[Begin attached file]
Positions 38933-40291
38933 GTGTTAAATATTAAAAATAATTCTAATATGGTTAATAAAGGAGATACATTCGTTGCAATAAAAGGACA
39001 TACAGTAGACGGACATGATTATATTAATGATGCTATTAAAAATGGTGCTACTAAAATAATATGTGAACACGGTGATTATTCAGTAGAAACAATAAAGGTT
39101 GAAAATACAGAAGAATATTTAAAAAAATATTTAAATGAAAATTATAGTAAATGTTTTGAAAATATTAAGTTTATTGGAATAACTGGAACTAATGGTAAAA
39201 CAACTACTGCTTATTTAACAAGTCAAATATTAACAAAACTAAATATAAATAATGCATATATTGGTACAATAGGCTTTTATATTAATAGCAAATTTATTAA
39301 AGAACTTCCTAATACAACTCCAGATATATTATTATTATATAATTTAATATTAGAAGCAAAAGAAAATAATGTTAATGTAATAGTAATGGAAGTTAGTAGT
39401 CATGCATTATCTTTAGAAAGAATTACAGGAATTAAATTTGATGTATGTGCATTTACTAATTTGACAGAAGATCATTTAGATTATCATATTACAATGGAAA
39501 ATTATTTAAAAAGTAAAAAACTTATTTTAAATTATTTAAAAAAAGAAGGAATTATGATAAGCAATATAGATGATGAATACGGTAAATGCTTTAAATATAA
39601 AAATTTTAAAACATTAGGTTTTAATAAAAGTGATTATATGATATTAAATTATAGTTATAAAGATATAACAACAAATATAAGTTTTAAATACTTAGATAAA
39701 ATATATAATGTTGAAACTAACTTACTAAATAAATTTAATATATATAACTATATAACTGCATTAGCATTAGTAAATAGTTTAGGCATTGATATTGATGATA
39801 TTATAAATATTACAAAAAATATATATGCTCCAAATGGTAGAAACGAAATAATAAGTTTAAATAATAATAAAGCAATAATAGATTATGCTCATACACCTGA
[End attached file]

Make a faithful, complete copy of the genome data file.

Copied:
Positions 38933-40291
38933 GTGTTAAATATTAAAAATAATTCTAATATGGTTAATAAAGGAGATACATTCGTTGCAATAAAAGGACA
39001 TACAGTAGACGGACATGATTATATTAATGATGCTATTAAAAATGGTGCTACTAAAATAATATGTGAACACGGTGATTATTCAGTAGAAACAATAAAGGTT
39101 GAAAATACAGAAGAATATTTAAAAAAATATTTAAATGAAAATTATAGTAAATGTTTTGAAAATATTAAGTTTATTGGAATAACTGGAACTAATGGTAAAA
39201 CAACTACTGCTTATTTAACAAGTCAAATATTAACAAAACTAAATATAAATAATGCATATATTGGTACAATAGGCTTTTATATTAATAGCAAATTTATTAA
39301 AGAACTTCCTAATACAACTCCAGATATATTATTATTATATAATTTAATATTAGAAGCAAAAGAAAATAATGTTAATGTAATAGTAATGGAAGTTAGTAGT
39401 CATGCATTATCTTTAGAAAGAATTACAGGAATTAAATTTGATGTATGTGCATTTACTAATTTGACAGAAGATCATTTAGATTATCATATTACAATGGAAA
39501 ATTATTTAAAAAGTAAAAAACTTATTTTAAATTATTTAAAAAAAGAAGGAATTATGATAAGCAATATAGATGATGAATACGGTAAATGCTTTAAATATAA
39601 AAATTTTAAAACATTAGGTTTTAATAAAAGTGATTATATGATATTAAATTATAGTTATAAAGATATAACAACAAATATAAGTTTTAAATACTTAGATAAA
39701 ATATATAATGTTGAAACTAACTTACTAAATAAATTTAATATATATAACTATATAACTGCATTAGCATTAGTAAATAGTTTAGGCATTGATATTGATGATA
39801 TTATAAATATTACAAAAAATATATATGCTCCAAATGGTAGAAACGAAATAATAAGTTTAAATAATAATAAAGCAATAATAGATTATGCTCATACACCTGA